HBO reigned supreme at this year's Emmy Awards.
The cable channel and its streaming service, HBO Max, lorded over TV's biggest night with 11 wins presented during Monday's (Sept 12) ceremony.
The operatic Succession, about power plays in a billionaire's family, walked away with the evening's top award for best drama series, while actresses Zendaya (Euphoria) and Jean Smart (Hacks) earned trophies for the second seasons of their respective drama and comedy series.
HBO's class satire The White Lotus won the prize for best limited series, while Apple TV+'s Ted Lasso scored with outstanding comedy series.
Here's a play by play of the night:
Selma Blair triumphantly took the stage to present the last award of the night: outstanding drama series for Succession. "I'm so honoured to be here this evening," said the actress, who was diagnosed with multiple sclerosis in 2018 and earned a standing ovation.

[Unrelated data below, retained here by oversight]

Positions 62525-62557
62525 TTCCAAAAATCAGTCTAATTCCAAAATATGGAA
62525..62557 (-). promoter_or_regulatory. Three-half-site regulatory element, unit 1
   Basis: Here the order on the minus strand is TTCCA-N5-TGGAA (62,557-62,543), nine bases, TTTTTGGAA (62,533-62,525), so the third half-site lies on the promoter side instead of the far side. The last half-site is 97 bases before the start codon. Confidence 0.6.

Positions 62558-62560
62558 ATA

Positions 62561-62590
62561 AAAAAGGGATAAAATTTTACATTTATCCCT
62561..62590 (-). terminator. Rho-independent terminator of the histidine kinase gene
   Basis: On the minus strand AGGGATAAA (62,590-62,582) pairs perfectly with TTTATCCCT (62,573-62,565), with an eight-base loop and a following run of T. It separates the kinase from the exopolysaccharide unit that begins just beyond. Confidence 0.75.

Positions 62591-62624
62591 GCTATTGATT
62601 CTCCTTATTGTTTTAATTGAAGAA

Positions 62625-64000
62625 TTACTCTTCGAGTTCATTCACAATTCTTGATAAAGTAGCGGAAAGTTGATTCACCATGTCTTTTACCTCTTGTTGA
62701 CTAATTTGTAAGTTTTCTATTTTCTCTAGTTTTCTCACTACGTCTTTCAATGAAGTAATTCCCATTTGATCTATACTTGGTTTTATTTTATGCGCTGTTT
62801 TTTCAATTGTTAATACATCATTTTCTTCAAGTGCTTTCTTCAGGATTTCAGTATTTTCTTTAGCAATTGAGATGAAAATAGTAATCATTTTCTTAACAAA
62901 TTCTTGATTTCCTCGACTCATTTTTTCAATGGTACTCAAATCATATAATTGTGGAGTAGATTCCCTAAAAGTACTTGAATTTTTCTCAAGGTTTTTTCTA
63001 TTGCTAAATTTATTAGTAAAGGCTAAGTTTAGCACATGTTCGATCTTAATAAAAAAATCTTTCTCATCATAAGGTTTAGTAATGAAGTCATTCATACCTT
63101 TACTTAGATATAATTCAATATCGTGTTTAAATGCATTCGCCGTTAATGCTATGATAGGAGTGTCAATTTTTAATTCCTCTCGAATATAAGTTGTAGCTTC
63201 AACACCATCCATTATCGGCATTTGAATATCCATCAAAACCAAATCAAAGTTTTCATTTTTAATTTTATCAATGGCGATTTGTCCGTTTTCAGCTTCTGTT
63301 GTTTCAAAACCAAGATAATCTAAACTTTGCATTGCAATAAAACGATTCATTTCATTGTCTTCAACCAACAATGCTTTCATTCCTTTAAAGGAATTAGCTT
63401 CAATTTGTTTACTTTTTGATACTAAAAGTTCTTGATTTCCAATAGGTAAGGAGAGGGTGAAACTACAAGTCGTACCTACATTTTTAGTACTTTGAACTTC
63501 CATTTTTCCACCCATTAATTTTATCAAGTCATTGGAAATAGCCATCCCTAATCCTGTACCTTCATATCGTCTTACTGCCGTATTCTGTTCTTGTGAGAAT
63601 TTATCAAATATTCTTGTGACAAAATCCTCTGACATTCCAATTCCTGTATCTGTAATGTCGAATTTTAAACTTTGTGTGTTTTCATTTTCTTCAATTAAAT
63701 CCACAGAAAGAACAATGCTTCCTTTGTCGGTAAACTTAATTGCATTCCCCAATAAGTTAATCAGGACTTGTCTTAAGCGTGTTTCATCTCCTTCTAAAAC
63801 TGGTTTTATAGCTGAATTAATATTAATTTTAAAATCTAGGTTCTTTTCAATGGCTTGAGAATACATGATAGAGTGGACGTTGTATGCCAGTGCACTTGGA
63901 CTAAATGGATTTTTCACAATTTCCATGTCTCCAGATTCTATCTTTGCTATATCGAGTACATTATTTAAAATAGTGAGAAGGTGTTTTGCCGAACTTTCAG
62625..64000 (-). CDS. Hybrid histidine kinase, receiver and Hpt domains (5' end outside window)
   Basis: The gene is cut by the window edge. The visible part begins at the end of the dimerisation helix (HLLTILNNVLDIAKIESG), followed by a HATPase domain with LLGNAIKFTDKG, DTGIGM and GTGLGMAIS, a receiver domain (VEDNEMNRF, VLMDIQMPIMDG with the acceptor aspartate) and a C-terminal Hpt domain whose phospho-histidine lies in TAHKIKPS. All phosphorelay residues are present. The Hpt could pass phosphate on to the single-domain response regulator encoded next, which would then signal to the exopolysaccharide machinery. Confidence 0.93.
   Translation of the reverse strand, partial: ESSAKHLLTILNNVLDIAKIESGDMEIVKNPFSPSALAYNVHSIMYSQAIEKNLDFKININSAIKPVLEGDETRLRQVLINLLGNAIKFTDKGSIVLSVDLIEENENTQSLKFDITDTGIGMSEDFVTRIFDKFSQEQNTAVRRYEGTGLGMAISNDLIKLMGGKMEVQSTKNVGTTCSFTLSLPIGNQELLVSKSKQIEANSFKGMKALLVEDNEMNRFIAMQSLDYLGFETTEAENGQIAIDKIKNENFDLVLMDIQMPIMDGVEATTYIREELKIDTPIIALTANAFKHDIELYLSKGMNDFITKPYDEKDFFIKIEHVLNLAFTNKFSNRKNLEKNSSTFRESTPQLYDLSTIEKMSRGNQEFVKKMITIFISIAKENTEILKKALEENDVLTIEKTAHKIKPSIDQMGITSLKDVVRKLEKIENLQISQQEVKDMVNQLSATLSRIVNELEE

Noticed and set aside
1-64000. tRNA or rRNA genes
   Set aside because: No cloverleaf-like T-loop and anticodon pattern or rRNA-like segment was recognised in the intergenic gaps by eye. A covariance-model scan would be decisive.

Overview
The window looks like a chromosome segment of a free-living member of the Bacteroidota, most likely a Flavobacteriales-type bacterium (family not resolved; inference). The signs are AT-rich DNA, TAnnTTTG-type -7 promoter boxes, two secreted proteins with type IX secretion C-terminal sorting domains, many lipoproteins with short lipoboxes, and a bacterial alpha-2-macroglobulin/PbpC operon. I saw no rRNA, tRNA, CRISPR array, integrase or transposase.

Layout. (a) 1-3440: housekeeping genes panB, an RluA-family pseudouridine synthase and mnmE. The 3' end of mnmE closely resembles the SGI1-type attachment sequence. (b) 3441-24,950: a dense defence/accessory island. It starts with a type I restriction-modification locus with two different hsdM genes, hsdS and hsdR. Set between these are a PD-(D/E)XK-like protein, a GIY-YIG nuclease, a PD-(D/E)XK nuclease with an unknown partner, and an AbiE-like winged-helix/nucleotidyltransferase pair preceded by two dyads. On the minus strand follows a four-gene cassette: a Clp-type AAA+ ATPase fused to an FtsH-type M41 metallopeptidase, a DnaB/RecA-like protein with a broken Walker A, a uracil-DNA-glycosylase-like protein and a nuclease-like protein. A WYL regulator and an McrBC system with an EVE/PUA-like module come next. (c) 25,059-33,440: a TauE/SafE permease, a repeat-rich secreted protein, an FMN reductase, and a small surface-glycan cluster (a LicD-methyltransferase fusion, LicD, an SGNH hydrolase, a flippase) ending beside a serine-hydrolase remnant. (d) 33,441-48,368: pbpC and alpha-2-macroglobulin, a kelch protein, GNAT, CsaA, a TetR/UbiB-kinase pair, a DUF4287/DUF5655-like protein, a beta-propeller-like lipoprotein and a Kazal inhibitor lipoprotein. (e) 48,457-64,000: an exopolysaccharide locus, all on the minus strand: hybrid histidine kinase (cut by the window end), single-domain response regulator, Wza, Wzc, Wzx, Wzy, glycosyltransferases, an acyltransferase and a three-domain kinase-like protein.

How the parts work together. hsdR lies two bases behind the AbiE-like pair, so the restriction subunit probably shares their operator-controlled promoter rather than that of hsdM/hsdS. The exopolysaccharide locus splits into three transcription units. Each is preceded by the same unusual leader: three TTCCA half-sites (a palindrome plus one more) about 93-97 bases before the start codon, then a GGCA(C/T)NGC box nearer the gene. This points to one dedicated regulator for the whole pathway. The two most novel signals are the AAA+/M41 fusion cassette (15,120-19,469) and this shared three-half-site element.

"It's been a big week for successions: new king in the UK, this (award) for us," the drama's creator Jesse Armstrong said on stage. "Evidently a little bit more voting involved in our winning than Prince Charles."
For the second year in a row, Ted Lasso walked away with the trophy for outstanding comedy series. "Thank you so much to everyone who makes and watches this show," co-creator and star Jason Sudeikis said, as his castmates cheered and chattered around him.
"You know they can hear everything you're saying – this mic is super-sensitive," Sudeikis playfully scolded them toward the end of his speech, before promising viewers more Ted Lasso.
"We'll see you for Season 3 at some point."
The South Korean actor became the first Asian actor to win lead actor in a drama series at the Emmys.
He thanked the show's creator for "making realistic problems we all face come to life" with "amazing visuals," before he switched from English to Korean to acknowledge "everyone watching in Korea."